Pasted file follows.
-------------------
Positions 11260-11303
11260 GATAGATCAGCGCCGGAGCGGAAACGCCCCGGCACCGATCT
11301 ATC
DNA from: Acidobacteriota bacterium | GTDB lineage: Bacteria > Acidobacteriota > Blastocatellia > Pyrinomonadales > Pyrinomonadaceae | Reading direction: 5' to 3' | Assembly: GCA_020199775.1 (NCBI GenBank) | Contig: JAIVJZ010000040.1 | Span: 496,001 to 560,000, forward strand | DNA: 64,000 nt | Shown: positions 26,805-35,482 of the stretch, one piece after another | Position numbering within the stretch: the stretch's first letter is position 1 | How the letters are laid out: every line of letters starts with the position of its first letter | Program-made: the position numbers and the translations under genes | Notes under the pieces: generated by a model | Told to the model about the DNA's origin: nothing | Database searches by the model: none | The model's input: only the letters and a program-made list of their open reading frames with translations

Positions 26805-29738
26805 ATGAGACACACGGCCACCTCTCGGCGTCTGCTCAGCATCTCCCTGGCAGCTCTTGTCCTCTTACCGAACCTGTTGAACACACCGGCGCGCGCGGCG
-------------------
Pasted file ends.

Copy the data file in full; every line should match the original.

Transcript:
Positions 11260-11303
11260 GATAGATCAGCGCCGGAGCGGAAACGCCCCGGCACCGATCT
11301 ATC
DNA from: Acidobacteriota bacterium | GTDB lineage: Bacteria > Acidobacteriota > Blastocatellia > Pyrinomonadales > Pyrinomonadaceae | Reading direction: 5' to 3' | Assembly: GCA_020199775.1 (NCBI GenBank) | Contig: JAIVJZ010000040.1 | Span: 496,001 to 560,000, forward strand | DNA: 64,000 nt | Shown: positions 26,805-35,482 of the stretch, one piece after another | Position numbering within the stretch: the stretch's first letter is position 1 | How the letters are laid out: every line of letters starts with the position of its first letter | Program-made: the position numbers and the translations under genes | Notes under the pieces: generated by a model | Told to the model about the DNA's origin: nothing | Database searches by the model: none | The model's input: only the letters and a program-made list of their open reading frames with translations

Positions 26805-29738
26805 ATGAGACACACGGCCACCTCTCGGCGTCTGCTCAGCATCTCCCTGGCAGCTCTTGTCCTCTTACCGAACCTGTTGAACACACCGGCGCGCGCGGCG